List of bombings during the Northern Ireland Troubles and peace process

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A British Army ATO approaches a "suspect device" in Belfast, Northern Ireland

This is a list of notable bombings related to the Northern Ireland "Troubles" and their aftermath. It includes bombings that took place in Northern Ireland, the Republic of Ireland and Great Britain since 1969. There were at least 10,000 bomb attacks during the conflict (1969–1998).[1]

1971[edit]

  • 2 November Red Lion Bar bombing – Three Protestant civilians were killed and dozens injured by an IRA bomb attack on a Protestant bar on the Ormeau Road, Belfast.
  • 4 December McGurk's Bar bombing 15 civilians were killed and 17 injured by a Ulster Volunteer Force (UVF) bomb attack on a Catholic bar in Belfast.[2]
  • 11 December 1971 Balmoral Furniture Company bombing - Three Protestant civilians were killed, two of them children, and one Roman Catholic civilian was also killed. 19 people were injured in the attack. [3]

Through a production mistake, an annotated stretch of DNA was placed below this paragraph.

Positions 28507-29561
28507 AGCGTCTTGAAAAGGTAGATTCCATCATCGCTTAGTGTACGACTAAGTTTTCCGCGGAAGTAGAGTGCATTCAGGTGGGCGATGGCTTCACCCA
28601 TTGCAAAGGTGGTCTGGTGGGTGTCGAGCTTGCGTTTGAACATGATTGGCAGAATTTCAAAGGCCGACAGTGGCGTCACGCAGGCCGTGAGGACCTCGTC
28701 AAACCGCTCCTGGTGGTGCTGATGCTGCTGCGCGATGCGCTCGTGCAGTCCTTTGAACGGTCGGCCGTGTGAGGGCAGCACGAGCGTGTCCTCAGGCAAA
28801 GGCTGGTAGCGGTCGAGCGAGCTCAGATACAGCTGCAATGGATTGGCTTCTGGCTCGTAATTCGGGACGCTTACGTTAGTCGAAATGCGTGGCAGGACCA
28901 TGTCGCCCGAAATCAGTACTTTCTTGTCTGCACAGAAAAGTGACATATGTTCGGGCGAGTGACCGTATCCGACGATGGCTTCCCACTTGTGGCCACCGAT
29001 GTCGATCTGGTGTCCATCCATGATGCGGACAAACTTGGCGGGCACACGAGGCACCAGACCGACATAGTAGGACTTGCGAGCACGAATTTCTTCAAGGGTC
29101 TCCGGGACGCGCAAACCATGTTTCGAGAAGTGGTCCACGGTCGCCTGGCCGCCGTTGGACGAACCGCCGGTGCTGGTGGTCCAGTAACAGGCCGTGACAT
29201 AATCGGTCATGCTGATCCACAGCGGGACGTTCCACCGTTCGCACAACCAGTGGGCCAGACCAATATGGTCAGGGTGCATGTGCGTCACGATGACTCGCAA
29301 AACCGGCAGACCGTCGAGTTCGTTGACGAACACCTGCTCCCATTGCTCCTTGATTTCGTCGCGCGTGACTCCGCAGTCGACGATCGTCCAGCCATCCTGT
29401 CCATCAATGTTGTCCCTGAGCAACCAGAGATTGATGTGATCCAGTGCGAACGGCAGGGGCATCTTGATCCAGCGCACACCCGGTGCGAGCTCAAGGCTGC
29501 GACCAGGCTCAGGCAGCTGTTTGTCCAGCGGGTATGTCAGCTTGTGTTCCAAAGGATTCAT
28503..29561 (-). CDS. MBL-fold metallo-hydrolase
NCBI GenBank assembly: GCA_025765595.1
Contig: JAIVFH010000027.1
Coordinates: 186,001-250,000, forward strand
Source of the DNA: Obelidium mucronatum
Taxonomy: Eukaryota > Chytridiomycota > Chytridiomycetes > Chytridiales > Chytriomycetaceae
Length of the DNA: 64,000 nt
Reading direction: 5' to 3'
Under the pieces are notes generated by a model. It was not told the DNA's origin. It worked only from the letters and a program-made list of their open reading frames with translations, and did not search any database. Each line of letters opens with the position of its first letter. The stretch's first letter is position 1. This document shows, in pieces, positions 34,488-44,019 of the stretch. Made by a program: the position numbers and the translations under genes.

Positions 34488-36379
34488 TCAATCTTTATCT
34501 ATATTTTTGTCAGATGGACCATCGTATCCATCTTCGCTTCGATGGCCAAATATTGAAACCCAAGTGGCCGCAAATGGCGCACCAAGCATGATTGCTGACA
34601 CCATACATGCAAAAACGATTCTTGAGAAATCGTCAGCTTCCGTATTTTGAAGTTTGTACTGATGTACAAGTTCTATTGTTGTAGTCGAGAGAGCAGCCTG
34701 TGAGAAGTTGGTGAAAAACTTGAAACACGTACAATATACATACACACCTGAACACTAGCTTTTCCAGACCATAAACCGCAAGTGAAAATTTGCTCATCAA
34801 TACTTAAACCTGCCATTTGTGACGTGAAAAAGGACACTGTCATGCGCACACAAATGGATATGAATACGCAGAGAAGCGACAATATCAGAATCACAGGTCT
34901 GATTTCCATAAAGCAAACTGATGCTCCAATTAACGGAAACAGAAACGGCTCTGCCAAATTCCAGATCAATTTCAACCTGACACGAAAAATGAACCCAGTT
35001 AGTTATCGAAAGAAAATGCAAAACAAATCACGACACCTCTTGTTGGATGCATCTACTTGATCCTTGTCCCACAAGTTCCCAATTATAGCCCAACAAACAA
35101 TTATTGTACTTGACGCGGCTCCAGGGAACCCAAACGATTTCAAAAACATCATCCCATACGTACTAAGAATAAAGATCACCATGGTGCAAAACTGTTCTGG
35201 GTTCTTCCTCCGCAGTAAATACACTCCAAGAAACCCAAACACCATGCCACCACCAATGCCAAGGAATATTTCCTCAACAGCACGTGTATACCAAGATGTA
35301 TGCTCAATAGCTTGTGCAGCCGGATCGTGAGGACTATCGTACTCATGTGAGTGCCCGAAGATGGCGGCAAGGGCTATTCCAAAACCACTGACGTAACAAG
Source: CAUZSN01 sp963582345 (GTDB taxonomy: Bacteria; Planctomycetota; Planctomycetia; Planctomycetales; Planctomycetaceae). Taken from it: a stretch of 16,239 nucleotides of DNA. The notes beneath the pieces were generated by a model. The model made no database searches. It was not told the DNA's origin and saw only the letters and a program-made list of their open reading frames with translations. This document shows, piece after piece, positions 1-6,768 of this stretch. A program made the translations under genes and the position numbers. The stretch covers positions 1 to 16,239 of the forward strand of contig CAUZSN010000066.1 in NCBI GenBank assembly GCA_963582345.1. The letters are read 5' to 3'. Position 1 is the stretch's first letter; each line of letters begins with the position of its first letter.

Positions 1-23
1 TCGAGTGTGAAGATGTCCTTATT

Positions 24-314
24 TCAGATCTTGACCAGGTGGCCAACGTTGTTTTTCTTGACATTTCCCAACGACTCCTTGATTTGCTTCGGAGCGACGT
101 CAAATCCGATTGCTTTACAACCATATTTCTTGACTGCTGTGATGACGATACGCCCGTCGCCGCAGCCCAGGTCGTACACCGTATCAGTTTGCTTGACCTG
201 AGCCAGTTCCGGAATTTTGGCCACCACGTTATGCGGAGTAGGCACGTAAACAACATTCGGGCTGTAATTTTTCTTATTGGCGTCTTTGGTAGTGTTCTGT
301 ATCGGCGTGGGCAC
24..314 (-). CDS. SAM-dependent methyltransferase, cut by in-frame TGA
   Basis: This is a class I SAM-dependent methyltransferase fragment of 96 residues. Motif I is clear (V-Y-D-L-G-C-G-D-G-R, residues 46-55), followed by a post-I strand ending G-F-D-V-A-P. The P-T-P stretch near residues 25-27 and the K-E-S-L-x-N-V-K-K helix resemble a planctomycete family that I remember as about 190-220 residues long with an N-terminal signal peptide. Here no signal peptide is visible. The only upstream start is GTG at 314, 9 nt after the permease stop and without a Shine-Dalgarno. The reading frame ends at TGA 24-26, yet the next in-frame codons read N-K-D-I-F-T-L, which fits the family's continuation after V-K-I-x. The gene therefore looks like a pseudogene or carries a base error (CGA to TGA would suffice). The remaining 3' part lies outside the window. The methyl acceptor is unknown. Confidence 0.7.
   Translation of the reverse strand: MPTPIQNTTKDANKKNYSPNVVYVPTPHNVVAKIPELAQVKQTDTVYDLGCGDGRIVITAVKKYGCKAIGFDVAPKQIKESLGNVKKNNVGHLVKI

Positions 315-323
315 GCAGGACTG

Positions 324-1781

1972[edit]

1973[edit]

1974[edit]

1975[edit]

  • 16 March Mildred Harrison (26), a Protestant, was the first RUC woman to be murdered on duty, killed by an explosion from a UVF bomb while on foot patrol passing Ormeau Arms Bar, High Street, Bangor, County Down.[18]
  • 17 July Four British soldiers were killed by a Provisional IRA bomb near Forkhill, County Armagh. The attack was the first major breach of the February truce.
  • 5 September Two killed and 63 injured when a bomb was detonated in the lobby of London's Hilton Hotel.[19]

1976[edit]

1978[edit]

1979[edit]

1980[edit]

  • 17 January Dunmurry train explosion – a Provisional IRA bomb prematurely detonated on a passenger train near Belfast, killing three and injuring five civilians.

1982[edit]

1983[edit]

1984[edit]

  • 9 May A territorial Army reserve soldier died when the IRA booby-trapped their car. Two others in the car were seriously injured in the explosion. Belfast Road, Newry.
  • 18 May Three British soldiers were killed by a Provisional IRA landmine in Enniskillen, County Fermanagh. Two RUC officers were killed by a Provisional IRA landmine near Camlough, County Armagh.